Workers at Bridgestone Americas' unionized tire and rubber product plants have a new four-year master contract in place, essentially completing the 2009 round of negotiations for the Big Three U.S. tire makers.
The company announced Oct. 5 that the contract with the United Steelworkers (USW)which runs through July 27, 2013had been ratified.
The pact covers workers at tire plants in Akron; Des Moines, Iowa; and LaVergne, Tenn., plus a Firestone tube plant in Russellville, Ark.
USW members at tire facilities in Warren County, Tenn., and Bloomington, Ill., have separate deals running concurrent with the master agreement. About 4,500 workers overall are covered by the contracts.
One issue that does remain, however, is cutting costs at Bridgestone's LaVergne, Tenn., truck tire facility to ensure plant security for the term of the contract.
There is a 60-day window following ratification to secure a plan to take costs out, said Ron Hoover, former USW executive vice president, who served as a coordinator for the Bridgestone negotiations.
The company said during talks that a certain level of savings needed to be reached or the plant was in danger of closing, Mr. Hoover said. No decisions have been made yet, but job cuts likely will be part of the plan, he said.
A cost-cutting plan also was approved in Des Moines to help the farm tire plant stay competitive in the agriculture market, including initial buyouts of 27 janitorial positions, Mr. Hoover said.
Twenty buyouts also will be offered at the Akron site, according to the Bridgestone/USW contract.
Bridgestone did not return calls for comment by Tire Business' press time, Oct. 8.
Bridgestone said in a release the goal of the negotiations process was to achieve contracts in the best interests of both parties that allow the company to participate successfully in a fiercely competitive global marketplace. We believe these agreements are reflective of that goal.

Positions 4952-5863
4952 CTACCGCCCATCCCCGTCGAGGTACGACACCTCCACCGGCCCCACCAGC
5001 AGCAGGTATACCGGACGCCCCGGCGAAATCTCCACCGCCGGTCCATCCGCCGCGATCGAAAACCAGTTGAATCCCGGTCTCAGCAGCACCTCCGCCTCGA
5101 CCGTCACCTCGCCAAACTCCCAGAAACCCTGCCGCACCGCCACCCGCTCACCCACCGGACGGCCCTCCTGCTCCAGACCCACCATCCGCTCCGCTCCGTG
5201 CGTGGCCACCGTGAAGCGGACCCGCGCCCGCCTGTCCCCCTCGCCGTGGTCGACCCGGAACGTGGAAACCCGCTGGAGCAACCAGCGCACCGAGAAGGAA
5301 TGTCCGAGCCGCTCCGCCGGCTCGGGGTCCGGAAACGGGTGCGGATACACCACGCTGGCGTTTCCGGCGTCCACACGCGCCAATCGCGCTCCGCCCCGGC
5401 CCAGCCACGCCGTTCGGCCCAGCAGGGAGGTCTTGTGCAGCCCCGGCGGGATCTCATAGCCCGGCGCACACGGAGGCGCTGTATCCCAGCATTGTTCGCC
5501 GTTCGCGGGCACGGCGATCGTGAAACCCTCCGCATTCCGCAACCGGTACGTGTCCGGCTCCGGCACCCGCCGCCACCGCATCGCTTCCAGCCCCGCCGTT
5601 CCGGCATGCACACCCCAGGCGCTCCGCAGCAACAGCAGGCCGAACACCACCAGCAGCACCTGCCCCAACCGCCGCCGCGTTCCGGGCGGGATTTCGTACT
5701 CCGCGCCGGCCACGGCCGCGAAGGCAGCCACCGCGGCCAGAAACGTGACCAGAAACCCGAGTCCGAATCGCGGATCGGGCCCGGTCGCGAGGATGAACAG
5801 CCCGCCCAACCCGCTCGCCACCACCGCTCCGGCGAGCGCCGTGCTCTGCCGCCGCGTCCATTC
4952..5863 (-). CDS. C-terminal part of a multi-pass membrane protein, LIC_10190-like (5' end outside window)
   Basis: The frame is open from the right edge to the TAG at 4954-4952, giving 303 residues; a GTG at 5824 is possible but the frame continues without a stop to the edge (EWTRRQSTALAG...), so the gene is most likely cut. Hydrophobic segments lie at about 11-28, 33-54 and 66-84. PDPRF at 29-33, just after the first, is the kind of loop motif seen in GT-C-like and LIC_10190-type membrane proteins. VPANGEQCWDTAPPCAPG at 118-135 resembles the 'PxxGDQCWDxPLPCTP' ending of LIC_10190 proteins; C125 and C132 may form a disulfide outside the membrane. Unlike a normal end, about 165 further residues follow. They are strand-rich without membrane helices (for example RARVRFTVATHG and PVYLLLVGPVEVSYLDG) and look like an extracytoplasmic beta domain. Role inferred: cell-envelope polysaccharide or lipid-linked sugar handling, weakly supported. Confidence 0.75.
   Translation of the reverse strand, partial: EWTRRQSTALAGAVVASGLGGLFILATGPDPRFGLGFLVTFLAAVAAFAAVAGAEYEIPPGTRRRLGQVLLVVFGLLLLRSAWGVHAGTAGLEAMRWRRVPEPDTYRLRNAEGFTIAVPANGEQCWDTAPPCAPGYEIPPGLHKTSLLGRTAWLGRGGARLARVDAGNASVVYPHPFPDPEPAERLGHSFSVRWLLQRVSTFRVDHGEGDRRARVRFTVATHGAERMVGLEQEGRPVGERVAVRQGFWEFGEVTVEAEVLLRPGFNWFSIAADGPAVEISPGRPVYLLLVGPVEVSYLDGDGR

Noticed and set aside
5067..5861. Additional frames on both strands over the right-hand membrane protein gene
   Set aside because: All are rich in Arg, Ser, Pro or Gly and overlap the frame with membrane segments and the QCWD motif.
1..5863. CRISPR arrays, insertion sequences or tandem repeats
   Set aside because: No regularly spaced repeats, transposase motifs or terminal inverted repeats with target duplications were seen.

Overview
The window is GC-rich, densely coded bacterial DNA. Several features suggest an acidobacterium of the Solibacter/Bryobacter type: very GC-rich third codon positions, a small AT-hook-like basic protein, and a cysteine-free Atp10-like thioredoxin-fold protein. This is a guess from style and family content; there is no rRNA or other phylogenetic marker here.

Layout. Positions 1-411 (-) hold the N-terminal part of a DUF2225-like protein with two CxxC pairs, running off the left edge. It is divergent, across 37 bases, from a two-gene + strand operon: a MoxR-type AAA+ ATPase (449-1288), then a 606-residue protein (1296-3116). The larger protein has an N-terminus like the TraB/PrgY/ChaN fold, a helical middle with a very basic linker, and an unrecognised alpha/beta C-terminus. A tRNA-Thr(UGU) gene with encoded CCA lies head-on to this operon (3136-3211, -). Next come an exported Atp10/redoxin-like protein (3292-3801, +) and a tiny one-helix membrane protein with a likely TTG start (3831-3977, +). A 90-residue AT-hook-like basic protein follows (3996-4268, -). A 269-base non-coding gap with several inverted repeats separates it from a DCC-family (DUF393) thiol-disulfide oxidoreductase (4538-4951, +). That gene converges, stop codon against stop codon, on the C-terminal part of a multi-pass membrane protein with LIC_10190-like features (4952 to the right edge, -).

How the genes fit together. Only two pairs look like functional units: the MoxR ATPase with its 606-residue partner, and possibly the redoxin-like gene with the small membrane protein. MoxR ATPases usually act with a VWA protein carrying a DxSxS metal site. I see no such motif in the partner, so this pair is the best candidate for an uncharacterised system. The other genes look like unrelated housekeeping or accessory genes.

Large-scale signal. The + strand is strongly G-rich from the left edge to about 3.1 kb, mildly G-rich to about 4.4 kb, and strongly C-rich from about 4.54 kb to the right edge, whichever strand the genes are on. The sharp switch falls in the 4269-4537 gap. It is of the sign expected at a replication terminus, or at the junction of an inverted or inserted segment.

Despite the difficult economic times, the USW was able to protect wages and benefits, including preserved health care for active members and retirees and improved coverage for new hires, the union said.
The four-year dealas opposed to the more traditional three yearsgives the union members some additional security, allows more people to grow into the pension protection provided in case the economy continues to struggle and gives more time for new programs to get up and running before the company and union have to go back to the negotiations table, Mr. Hoover said.
Despite there being no target company nor set bargaining pattern for this year's tire industry contract talks, negotiators looked at both the Michelin North America Inc. and Goodyear master contractsratified in August and September, respectivelyfor guidance, Mr. Hoover said.
To a certain extent Bridgestone wanted to cherry-pick as much as the union did, he said.
I'd be disappointed if we didn't look for the good things from other contracts and see if they can work, he said.
Unlike Goodyear and Michelin, Bridgestone kept the defined benefit pension plan for its workers, which is based on years of service. The monthly multiplier will remain at $56 per year of service.
The other two tire companies are transitioning to a defined contribution plan, based on a percentage of pay, for newer hires.
The Bridgestone contract also maintains the cost-of-living allowance (COLA), though workers will not get an increase until the Consumer Price Index (CPI) rises to account for 88 cents already in their checks.
Since last October, the CPI has fallen enough that it doesn't cover that amount, and the company insisted that the 88 cents be paid back before any COLA calculations could go forward, according to Mr. Hoover.
The USW also had sought to include the Warren County and Bloomington contracts into the master pact, as well as agreements with the LaVergne maintenance staff and Kings Mountain, N.C., tire cord plant work force, but there were bigger fish to fry in terms of issues for this deal, he said.
Overall, the union believes the contract negotiations with Bridgestone went well, considering the tough issues they had to work out and, in the case of the LaVergne plant, are still settling, Mr. Hoover said.
Both sides dealt with them in a professional manner, he said. It's good when we can disagree without becoming disagreeable.
The four-year deal between Good-year and the Steelworkers covers about 10,300 workers at seven company tire manufacturing sites, and like the Bridgestone pact, expires July 27, 2013.
The three-year contract between the USW and Michelin's BFGood-rich plants in Tuscaloosa, Ala., and Fort Wayne, Ind., covers about 2,500 workers and expires July 21, 2012.
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